June 4, 2009 By Karen Stewartson
Photo: Mayor Gavin Newsom, San Francisco
San Francisco Mayor Gavin Newsom and Twitter co-founder Biz Stone announced at a press conference this week that residents can make 311 customer service requests or complaints to the city's call center using Twitter, a social networking platform that lets users share messages called "tweets" of no more than 140 characters.
Residents can tweet into the city's call center about various services like graffiti removal, potholes, garbage maintenance and street cleaning. Mobile users can also send messages and pictures using a third-party application.
"I think, and [Biz Stone] can correct me if I'm wrong, we are the first city in the country, if not in the world, to actually combine this new two-way communication technology with a 311 call center as a new way to communicate directly and through mobile devices with the citizens of the city and county of San Francisco," said Chris Vein, the city/county CIO and executive director of San Francisco's Department of Technology. Vein oversaw the project along with Nancy Alfaro, director of the San Francisco 311 Customer Service Center.
"We're just excited to be first in the nation to use a social networking platform to handle service requests this way," said Alfaro.
San Francisco is using CoTweet, a Twitter enterprise platform, to manage and track messages. In its first day of operation, CoTweet effectively provided a clear, clean presentation while archiving the city's tweets, said Andy Maimoni, deputy director of the center.
Since Tuesday's launch, Alfaro said there have been approximately 89 requests. The city now has nearly 1,400 followers and has made 39 updates. The city's site also features a list of sample tweets.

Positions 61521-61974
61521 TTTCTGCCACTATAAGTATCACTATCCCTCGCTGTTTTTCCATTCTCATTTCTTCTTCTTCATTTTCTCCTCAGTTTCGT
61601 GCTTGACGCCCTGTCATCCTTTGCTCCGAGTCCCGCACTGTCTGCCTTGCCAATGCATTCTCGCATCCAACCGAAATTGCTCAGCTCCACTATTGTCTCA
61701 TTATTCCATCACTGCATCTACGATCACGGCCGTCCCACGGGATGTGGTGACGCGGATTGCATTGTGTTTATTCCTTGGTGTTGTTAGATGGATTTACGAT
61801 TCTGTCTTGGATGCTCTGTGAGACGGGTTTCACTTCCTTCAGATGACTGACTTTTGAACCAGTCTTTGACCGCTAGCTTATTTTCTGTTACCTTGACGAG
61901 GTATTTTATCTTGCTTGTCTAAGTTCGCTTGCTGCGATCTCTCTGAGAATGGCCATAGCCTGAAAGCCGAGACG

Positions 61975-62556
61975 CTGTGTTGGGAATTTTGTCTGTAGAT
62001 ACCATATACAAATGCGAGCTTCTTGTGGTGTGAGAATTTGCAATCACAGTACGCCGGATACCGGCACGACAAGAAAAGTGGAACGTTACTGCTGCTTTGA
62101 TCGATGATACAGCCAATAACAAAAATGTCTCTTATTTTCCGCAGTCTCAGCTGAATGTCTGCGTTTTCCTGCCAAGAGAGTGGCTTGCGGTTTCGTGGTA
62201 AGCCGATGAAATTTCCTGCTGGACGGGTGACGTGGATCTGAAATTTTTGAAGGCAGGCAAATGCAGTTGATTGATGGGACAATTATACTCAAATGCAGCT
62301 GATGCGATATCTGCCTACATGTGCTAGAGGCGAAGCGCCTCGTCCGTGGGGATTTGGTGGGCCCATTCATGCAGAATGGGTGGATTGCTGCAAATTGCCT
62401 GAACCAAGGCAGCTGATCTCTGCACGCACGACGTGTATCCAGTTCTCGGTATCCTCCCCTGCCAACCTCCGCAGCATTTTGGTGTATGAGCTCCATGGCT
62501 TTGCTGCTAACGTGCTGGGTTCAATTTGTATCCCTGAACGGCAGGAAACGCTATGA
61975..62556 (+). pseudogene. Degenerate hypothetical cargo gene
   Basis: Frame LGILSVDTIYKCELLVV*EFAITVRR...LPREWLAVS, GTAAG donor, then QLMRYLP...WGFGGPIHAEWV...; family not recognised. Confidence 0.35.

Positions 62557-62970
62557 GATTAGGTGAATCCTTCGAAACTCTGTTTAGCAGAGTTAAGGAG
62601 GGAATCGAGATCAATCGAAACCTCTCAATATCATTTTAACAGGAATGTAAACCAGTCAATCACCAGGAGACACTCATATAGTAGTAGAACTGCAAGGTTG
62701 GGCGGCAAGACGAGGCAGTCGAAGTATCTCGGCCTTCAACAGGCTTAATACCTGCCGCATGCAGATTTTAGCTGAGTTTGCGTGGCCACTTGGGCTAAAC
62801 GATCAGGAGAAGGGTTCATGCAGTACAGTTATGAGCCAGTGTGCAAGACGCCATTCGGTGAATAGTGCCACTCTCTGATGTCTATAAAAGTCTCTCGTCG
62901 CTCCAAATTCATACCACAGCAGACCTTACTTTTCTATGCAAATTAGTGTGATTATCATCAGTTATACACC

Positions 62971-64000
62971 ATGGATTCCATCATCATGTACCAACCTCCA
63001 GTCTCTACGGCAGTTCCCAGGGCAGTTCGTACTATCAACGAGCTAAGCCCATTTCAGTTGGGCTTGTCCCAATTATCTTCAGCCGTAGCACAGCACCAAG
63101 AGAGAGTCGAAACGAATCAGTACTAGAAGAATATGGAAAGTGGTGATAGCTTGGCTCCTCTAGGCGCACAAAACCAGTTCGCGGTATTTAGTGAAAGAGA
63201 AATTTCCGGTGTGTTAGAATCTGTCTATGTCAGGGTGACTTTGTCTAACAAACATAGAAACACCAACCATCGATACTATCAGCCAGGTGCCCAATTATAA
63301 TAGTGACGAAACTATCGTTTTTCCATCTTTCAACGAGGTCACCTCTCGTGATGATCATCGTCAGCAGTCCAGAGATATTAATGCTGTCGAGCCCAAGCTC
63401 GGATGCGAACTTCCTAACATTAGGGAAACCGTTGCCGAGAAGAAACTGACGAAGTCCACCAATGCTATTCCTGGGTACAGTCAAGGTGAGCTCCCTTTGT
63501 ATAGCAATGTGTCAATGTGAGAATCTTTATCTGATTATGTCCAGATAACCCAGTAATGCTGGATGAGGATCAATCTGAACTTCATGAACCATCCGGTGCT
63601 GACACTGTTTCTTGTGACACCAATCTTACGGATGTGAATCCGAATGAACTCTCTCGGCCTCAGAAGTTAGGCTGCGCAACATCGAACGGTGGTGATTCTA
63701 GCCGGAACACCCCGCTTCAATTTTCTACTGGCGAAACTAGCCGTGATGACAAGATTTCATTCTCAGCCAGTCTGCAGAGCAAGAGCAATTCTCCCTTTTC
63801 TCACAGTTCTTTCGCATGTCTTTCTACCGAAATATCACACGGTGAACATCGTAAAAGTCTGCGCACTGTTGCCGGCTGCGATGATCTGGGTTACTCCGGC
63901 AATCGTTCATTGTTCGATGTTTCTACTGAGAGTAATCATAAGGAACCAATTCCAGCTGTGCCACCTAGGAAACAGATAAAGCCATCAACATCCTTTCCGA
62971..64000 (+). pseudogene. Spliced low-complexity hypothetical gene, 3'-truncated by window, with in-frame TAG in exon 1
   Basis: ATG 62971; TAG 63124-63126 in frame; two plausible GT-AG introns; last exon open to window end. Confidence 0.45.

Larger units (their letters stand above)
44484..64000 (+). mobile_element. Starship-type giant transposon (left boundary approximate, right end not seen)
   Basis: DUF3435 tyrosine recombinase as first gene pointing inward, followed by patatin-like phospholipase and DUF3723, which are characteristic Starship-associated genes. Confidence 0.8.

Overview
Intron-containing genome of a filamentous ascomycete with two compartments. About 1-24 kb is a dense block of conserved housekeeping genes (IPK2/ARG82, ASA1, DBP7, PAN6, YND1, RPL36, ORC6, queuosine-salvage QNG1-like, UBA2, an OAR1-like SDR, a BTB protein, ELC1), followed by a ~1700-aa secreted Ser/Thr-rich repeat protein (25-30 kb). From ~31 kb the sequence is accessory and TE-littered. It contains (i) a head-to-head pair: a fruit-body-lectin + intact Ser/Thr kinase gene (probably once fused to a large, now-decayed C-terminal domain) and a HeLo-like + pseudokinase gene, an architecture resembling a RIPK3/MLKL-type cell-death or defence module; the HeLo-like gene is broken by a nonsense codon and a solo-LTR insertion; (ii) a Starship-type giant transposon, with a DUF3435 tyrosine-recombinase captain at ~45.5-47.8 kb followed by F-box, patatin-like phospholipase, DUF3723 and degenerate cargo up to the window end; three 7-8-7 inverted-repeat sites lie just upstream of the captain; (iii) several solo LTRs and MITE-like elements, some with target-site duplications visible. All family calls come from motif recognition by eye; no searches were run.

To make service requests, residents who have Twitter accounts must follow San Francisco's account at SF311. Once a service request is submitted, it's logged by a call taker into a customer relationship management database. The resident is then given a tracking number so he or she can follow up on the issue. Users can send direct messages to the call center by appending the letter "D" before SF311, which allows them to receive real-time responses. However, users with general inquiries usually receive a link with the information they need.
The pilot program comes as an extension of city services and it's a learning tool to better serve citizens, said Alfaro. "We think that people will be more aware of this other means of communicating with 311, and word will get out and you'll just have more and more people using this as an option to communicate with 311," she said.
"We thought this might be an interesting way to see if we can open up this channel using spare resources, spare time, using customer service staff," Maimoni said.
Maimoni and Alfaro agree Twitter is a supplemental avenue for contacting 311 and that the 140-character restriction hasn't created any communication problems so far. Maimoni said most 311 queries can be handled via Twitter, but more complicated cases are dealt with over the phone. "If you have some large complaint that you want to do, then we'll say, 'Hey, why don't you call us.' There are things you're probably not going want to do in a messaging format," he said.
Though San Francisco might be starting a new trend, it's yet to be seen what the future will be using Twitter. City officials are hopeful.
"We're not going to stop with just 311," said Vein. "This is a pilot and we're starting with 311, but we certainly expect to take this with a little bit of experience, take it to other departments -- and it could be that we take do that with [the Municipal Transportation Agency] or the Youth Commission. There are a number of good examples that we will be working with to build out in the future."
San Francisco's 24/7 call center was launched in March 2007, has received more than 5 million calls and serves callers in 176 languages, according to a press release on the mayor's Web site.
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